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February Starwatch

Deane Morrison

University of Minnesota

The knot of bright winter constellations reaches its highest point in the south during the mid-evening hours of February. Most recognizable is Orion, with his glowing sword hanging below the three stars of his belt.

Orion’s two brightest stars are among the most famous: Betelgeuse and Rigel. Both are gigantic stars classified as supergiants. Ruddy Betelgeuse and blue-white Rigel are believed to be less than 10 million years old—much younger than the sun’s 4.5 billion years—and are burning their nuclear fuel much faster than the sun.

Light from Rigel illuminates the Witch Head Nebula, a neighboring dust cloud that’s eerily reminiscent of a human profile. Rigel shines at Orion’s southwestern foot, Betelgeuse at his opposite shoulder. Northeast of Orion, Jupiter is still a big, bright ornament in Gemini. And below Orion, Sirius, the brightest star in the night sky, is now at its finest.

In the last week of February, try to catch the faint, lovely zodiacal light an hour or two after sunset. It glows from sunlight reflecting off dust in the plane of the solar system, and appears as a broad band of light extending up from the western horizon along the sun’s path, dimming with distance from the sun.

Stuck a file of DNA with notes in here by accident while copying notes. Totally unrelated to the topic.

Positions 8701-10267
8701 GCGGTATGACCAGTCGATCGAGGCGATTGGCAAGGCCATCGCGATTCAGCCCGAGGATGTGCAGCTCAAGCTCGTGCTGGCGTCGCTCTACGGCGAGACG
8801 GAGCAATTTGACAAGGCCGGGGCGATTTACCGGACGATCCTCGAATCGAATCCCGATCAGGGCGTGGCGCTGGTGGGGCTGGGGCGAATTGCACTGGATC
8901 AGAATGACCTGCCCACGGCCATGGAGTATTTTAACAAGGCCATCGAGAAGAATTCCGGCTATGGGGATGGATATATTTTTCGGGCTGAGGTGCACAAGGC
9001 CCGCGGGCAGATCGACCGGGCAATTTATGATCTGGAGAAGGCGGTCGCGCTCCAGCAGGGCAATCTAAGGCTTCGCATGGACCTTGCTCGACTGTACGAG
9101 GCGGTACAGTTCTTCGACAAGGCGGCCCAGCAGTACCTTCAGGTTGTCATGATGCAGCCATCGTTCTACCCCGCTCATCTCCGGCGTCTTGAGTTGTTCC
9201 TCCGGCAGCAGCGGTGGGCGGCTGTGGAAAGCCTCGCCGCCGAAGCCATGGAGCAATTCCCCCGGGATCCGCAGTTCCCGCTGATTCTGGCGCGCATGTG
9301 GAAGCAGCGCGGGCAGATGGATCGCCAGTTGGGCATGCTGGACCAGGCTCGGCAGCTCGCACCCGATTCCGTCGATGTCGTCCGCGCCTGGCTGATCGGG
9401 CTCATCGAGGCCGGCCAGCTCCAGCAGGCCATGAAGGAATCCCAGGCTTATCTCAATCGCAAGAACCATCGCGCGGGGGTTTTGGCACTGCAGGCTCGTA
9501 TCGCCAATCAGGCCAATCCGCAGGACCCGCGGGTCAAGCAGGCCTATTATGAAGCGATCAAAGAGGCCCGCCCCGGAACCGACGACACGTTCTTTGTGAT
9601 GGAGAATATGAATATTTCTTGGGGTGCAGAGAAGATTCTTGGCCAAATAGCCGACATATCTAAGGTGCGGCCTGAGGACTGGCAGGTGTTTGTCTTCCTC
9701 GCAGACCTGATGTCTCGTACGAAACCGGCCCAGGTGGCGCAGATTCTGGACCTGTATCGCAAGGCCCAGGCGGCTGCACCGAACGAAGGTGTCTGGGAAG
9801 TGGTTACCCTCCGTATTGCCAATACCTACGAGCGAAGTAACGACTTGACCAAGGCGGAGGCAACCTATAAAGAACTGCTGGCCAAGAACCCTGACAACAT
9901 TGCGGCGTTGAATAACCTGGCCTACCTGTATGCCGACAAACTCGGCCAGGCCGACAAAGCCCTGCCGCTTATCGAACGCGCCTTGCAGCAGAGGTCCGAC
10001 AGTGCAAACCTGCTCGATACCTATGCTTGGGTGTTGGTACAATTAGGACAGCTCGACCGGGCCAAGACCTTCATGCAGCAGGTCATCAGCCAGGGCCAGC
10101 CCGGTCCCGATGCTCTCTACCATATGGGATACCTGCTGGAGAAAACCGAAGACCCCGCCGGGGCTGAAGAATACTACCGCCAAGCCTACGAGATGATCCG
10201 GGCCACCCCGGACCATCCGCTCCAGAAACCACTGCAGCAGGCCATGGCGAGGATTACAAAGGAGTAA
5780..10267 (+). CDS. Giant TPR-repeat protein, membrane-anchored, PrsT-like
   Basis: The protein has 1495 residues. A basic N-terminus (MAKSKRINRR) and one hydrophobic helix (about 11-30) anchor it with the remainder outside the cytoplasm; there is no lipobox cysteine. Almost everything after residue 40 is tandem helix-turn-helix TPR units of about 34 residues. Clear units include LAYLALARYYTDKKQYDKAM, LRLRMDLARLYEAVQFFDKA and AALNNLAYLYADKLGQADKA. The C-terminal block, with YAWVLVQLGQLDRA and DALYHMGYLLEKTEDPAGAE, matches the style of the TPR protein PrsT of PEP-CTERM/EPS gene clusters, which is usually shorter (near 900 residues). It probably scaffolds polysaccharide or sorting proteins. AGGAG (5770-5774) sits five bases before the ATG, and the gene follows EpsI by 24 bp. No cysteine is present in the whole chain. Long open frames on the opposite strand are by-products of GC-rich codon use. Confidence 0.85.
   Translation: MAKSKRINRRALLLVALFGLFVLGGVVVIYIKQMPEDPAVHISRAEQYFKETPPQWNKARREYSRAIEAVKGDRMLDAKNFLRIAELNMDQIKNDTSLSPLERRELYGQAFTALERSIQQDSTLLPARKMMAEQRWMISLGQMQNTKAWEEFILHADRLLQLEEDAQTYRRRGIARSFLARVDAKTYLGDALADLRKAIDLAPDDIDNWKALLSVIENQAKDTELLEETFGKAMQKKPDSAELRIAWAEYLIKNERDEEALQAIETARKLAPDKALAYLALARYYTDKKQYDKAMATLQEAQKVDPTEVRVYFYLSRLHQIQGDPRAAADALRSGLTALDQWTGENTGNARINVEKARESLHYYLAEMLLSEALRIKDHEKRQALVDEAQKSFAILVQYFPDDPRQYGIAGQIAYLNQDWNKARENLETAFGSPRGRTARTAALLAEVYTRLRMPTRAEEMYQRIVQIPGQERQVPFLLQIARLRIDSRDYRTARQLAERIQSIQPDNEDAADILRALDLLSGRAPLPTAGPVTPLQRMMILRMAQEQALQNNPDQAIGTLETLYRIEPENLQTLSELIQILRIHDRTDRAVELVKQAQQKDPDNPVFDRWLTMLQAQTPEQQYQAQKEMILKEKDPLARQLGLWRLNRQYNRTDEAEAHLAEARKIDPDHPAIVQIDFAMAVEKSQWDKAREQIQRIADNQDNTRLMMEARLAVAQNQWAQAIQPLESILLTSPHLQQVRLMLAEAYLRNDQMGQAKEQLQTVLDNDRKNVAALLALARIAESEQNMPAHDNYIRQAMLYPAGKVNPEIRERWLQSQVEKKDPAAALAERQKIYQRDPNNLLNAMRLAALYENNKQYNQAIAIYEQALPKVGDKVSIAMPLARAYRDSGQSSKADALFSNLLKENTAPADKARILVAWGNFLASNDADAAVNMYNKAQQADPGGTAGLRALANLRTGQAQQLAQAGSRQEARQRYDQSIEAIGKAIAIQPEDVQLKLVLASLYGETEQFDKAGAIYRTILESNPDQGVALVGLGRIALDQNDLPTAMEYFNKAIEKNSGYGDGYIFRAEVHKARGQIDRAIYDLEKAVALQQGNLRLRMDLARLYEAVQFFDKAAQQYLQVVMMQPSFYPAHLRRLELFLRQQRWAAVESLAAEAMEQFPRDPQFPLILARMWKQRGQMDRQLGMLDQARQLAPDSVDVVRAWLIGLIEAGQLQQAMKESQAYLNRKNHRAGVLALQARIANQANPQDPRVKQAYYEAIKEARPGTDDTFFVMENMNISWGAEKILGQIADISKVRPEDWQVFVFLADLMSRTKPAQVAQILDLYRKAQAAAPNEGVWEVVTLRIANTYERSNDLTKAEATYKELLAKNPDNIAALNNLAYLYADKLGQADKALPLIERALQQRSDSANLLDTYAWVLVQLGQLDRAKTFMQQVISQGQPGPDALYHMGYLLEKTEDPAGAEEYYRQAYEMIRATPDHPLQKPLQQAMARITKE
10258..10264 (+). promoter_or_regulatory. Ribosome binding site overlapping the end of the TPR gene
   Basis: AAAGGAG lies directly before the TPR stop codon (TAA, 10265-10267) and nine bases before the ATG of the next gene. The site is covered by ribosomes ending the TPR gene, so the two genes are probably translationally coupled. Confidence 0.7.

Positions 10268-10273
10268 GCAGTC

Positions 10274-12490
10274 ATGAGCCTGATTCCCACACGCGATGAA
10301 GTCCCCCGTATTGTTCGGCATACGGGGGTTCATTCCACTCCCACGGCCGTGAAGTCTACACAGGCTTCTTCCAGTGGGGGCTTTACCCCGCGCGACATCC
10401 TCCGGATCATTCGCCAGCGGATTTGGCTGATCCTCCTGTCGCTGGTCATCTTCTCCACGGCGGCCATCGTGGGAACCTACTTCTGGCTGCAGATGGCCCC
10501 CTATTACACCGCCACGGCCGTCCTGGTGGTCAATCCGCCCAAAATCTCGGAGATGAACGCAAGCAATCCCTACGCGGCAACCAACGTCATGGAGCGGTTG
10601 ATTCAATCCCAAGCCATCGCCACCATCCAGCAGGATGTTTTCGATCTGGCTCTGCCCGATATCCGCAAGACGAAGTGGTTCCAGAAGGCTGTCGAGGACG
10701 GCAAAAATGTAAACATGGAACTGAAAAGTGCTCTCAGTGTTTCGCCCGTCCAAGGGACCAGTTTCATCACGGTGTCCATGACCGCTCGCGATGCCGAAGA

In the morning sky, Mars is in the south to southwest in the hour before sunrise, above the bright star Spica, in Virgo. To the east, Saturn glows between Mars and its stellar rival: red Antares, in Scorpius, whose sinuous form rears up from the southern horizon. And east of Scorpius, Venus makes a lovely, if somewhat low, morning star.

Earth will lap Mars in the orbital race in just two months, so the Red Planet is brightening steadily. It’s also rising earlier every night, and ends the month appearing about two hours before midnight. Saturn, too, is no slouch. On the 11th it will be 90 degrees from the sun, a position that brings the planet’s shadow on the rings into sharp contrast and gives Saturn a striking 3-D appearance.

February’s full moon was known to Algonquin Indians as the full snow moon or the hunger moon, because hunting was difficult. It rises very close to perfectly full the evening of the 14th, so this moonrise will make a round and lovely accessory for Valentine’s Day.

And then there’s Groundhog Day, which has astronomical roots. One of four “cross-quarter” days falling midway between a solstice and an equinox, it was seen by the ancient Celts as a day for forecasting the start of the planting season. The belief was that a cloudy day portended rain that would soon come to soften up the earth. But clear weather meant cold and a longer wait till spring, as well as visible shadows for any creatures astir on that day.

The University of Minnesota offers public viewings of the night sky at its Duluth and Twin Cities campuses. For more information and viewing schedules, see:

Duluth, Marshall W. Alworth Planetarium: